The important point is that the s58 explanation carries the seeds of the legal argument, as it was surely meant to do. It includes direct references to the CSIS Act threshold as well as a “wider” interpretation of the meaning of threats to the security of Canada.
In the s58 explanation, five reasons were presented to Parliament to justify the finding of a public order emergency. Three of the five reasons broaden the security threat lens beyond the language of the CSIS Act—threats to economic security resulting from the border blockades; adverse effects on Canada’s relationships with its trading partners; the breakdown in supply chains. Whether it was right to broaden the understanding of threats to the security of Canada in this way is open to debate, but for the government it clearly represented its assessment of key threats on the ground.
The important thing to note is that in widening its definition of threats under the EA, the government did not cavalierly discard the CSIS Act threshold. It incorporated it. Two of the five reasons directly address the CSIS Act threshold, especially s2c) of the CSIS Act. The reasons are worth quoting in their entirety. The CSIS Act language is emphasised in bold:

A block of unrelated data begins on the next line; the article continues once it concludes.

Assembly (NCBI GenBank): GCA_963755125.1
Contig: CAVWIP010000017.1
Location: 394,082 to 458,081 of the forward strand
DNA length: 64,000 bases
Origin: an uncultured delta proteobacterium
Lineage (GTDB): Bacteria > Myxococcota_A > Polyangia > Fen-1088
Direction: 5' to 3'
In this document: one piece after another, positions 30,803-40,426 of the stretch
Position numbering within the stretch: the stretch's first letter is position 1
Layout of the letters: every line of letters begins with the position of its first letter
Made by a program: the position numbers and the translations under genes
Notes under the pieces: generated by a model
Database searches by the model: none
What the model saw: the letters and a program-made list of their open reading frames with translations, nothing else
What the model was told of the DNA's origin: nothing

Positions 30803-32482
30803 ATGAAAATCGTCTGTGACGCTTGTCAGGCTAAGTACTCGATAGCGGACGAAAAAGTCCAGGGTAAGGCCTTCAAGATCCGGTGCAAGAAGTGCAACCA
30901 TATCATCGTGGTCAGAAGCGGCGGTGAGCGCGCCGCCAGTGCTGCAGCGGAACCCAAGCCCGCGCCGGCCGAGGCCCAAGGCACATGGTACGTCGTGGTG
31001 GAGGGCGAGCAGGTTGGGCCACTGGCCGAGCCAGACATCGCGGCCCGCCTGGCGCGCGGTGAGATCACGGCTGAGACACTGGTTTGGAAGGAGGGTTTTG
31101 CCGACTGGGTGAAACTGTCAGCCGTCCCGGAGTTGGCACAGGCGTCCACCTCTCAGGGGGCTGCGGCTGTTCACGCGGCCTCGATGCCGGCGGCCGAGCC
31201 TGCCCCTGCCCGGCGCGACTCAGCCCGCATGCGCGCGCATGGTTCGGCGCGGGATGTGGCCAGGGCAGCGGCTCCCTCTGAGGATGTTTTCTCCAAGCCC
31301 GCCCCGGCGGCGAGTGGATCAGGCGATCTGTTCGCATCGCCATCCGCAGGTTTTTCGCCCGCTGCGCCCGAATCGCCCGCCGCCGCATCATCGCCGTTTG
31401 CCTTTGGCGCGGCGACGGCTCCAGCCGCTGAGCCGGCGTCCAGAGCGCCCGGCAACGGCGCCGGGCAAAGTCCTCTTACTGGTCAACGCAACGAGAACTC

i) the continuing blockades by both persons and motor vehicles that is occurring at various locations throughout Canada and the continuing threats to oppose measures to remove the blockades, including by force, which blockades are being carried on in conjunction with activities that are directed toward or in support of the threat or use of acts of serious violence against persons or property including critical infrastructure, for the purpose of achieving a political or ideological objective within Canada.”
v) “the potential for an increase in the level of unrest and violence that would further threaten the safety and security of Canadians [arguably a paraphrase of s2c of the CSIS Act]
As Paul Wells noted in his fine (and highly recommended) substack newsletter, referring to the Prime Minister’s testimony before the Commission
“If his testimony changes five minds in this country about whether the Emergency Act was necessary than I’m the Rockettes.”
The same can be said about the debate over the legal thresholds in the Act. In the end, it need not be about changing peoples’ minds, only ensuring that they have access to the same facts.
The Globe’s seizing of the wrong end of the telescope did not serve this objective.